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Let's say a software company XYZ is using a variety of 3rd party vendors - as an example, it could use:

  • Lastpass as a company password manager;
  • Azure B2C as the authentication framework for the company's software product,
  • AWS S3 as storage for this software,
  • New Relic as a log solution for this software.

What are the possible approaches to monitoring for security incidents / vulnerabilities within Lastpass / Azure B2C / S3 / New Relic / etc similar 3rd party vendors., so that XYZ can learn about these vulnerabilities as soon as they're published, and not accidentally when scrolling through Twitter feed 1 month after a vulnerability was made public? How do companies solve this problem? Are there free/low-cost solutions to this problem? CVE databases like cvedetails.com don't keep track of such security incidents (neither recent Lastpass nor Azure B2C security issues were given a cve and listed there).

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    A software company that cares about security will have a head of security that is responsible for subscribing to the vendors' security bulletins, monitor advisories, and following sites that publish issues. It's their job.
    – ThoriumBR
    Commented Apr 11, 2023 at 23:06
  • @ThoriumBR thanks, but this is a bit generic answer. Is this done by listing all such 3rd party dependencies and finding an bulletin for each, or are there good aggregators out there for such information, with subscription/alerting functionalities so that it doesn’t require a person to check multiple websites daily? Commented Apr 12, 2023 at 5:48

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Any company that takes security seriously have a head of security, or someone tasked with keeping updates from the security of their products. If the company is small, this individual will have to check everything by himself. If the company is a little larger, they can pay someone else to do the checking: vulnerability monitoring services.

There are several companies offering vulnerability monitoring: they usually have a scanner (or several) running on your infrastructure and listing all products and versions, and all components and libraries you use on your infrastructure.

If any component is found to be vulnerable, the security dashboard will be updated to reflect that. Then it's on the company to decide if they will update, and when.

Most companies don't have a clean security dashboard. Some vulnerabilities are considered too difficult to exploit and troublesome to fix, so they are left. Some companies use obsolete products that will not be updated. Some depend on a behavior that changed on the new versions, so they keep the old one.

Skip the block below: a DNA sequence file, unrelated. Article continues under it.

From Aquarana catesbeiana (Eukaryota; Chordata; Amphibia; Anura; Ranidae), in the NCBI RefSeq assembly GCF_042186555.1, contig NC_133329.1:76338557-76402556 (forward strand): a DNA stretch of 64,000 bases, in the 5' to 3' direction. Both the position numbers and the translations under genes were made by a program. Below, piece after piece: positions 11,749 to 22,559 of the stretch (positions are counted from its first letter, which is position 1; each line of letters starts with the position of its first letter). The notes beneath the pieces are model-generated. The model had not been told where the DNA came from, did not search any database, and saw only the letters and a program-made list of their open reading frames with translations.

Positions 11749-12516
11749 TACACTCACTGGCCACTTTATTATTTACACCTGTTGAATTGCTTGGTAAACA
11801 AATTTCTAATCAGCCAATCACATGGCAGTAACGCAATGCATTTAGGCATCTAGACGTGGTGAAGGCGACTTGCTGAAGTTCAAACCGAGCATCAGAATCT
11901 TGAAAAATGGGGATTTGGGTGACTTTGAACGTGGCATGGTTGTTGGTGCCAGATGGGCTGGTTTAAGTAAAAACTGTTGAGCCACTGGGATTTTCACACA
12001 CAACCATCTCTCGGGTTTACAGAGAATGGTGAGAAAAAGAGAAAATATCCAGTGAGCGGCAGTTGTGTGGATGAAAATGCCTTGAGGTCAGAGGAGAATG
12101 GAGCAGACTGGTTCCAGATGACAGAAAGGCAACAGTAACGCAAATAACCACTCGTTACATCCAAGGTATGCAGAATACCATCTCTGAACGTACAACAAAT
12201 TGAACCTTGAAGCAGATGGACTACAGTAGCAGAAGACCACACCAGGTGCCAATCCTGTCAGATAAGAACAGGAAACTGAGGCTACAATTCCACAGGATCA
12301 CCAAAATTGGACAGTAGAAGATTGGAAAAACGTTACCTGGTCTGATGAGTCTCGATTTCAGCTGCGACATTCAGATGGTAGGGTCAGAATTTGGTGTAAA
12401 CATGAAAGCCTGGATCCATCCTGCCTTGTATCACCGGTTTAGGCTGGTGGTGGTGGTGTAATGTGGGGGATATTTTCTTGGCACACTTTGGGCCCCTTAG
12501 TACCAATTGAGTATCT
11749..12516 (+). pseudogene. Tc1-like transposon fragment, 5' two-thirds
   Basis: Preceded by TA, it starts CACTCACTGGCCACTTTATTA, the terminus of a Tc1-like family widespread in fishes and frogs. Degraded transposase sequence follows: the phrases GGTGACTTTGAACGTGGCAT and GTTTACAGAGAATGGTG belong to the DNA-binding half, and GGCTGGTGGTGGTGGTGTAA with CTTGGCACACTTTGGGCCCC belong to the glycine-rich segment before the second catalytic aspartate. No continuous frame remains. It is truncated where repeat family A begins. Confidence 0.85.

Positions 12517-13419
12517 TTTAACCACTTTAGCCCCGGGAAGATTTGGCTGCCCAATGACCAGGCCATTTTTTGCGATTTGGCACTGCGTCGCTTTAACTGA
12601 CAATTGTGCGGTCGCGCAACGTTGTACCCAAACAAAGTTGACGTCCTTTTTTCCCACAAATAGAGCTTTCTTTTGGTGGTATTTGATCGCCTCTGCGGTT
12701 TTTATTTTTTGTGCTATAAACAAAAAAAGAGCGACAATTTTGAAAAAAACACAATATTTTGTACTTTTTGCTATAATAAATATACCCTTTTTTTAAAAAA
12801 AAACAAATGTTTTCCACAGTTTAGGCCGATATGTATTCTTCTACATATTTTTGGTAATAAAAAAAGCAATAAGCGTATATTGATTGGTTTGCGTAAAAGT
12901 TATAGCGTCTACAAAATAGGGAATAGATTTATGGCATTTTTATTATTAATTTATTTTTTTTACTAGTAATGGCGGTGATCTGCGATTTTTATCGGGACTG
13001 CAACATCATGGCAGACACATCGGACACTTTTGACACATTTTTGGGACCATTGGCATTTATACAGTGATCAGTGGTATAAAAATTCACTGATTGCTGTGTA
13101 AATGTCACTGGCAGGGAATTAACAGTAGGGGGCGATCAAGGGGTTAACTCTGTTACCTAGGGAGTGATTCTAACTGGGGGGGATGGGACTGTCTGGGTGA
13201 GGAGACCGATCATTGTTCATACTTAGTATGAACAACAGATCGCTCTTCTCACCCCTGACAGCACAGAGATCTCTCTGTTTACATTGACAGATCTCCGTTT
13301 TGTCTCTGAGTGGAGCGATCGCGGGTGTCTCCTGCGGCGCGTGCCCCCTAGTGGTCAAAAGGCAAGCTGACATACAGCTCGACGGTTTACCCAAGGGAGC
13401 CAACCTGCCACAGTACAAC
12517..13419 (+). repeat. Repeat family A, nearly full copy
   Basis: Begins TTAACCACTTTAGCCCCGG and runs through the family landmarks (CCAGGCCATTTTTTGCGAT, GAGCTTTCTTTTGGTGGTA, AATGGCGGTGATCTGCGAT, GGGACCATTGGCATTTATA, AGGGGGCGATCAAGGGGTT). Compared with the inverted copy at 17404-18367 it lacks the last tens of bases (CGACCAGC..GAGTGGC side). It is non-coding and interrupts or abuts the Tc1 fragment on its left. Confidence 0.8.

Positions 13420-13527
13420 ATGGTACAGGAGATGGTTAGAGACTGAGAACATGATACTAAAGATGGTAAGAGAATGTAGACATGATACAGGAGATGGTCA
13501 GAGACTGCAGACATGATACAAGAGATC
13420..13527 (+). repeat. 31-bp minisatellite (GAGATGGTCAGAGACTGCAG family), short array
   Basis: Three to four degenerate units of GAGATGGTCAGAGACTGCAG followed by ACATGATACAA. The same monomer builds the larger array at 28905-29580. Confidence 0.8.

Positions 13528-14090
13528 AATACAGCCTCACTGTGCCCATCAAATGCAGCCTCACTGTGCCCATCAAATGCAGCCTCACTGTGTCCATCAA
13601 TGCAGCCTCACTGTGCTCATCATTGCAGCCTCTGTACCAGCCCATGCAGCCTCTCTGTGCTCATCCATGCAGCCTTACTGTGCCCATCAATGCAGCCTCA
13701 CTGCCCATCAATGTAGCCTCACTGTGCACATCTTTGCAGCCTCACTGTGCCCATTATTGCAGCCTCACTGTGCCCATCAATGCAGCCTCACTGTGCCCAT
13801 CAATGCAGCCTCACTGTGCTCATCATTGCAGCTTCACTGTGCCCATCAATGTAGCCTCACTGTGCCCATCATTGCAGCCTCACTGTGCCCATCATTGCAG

(If you search around, you will find several companies that you may have heard of: Rapid7, Tenable, Nexpose, Qualys, Falcon. They usually publish findings on products they monitor, and their reports are great for learning how vulnerability discovery works.)

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Since you are talking about products/services provided by others, and not things that you have direct control over, the term you are looking for is "Third Party Risk Management" (TPRM).

As part of that, there are

  • tools that keep watch over your vendors' news and announcements and alert you of new events
  • questionnaires that you can regularly send vendors to query them directly on specific or generic security concerns (e.g. "have you patched log4j?", "have there been security announcements over the past quarter?", etc.)
  • SLAs and contracts that can require that your vendors notify you of security-related events

TPRM is a 'newish' field and responsibility is often shared between the security and procurement departments.

Keeping track of all your vendors and all the possible things that could go wrong with each of their products is a complex task, so there is no single tool or approach that will cover an organisation's needs. It tends to be a mix of automated and manual processes.

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  • @littlebobbytables the answer you accepted is only applicable for systems over which you have control. But you cannot vulnerability scan Lastpass / Azure B2C / S3 / New Relic, as you mention in your question.
    – schroeder
    Commented Apr 13, 2023 at 20:25
  • I found both answers insightful, I tried to mark both as accepted but seemingly there's a limit of 1 accepted answer so only the last one marked like that stays accepted. I do find it insightful that I could scan my cloud provider instance to identify the services I'm using & get notifications of their security issues (if indeed it works correctly + it feels quite scary to let them scan my premises). I find your answer insightful for introducing the TPRM term - are there tools you'd recommend in this space, something where I could subscribe for e.g. Lastpass/NewRelic alerts? Commented Apr 14, 2023 at 9:53

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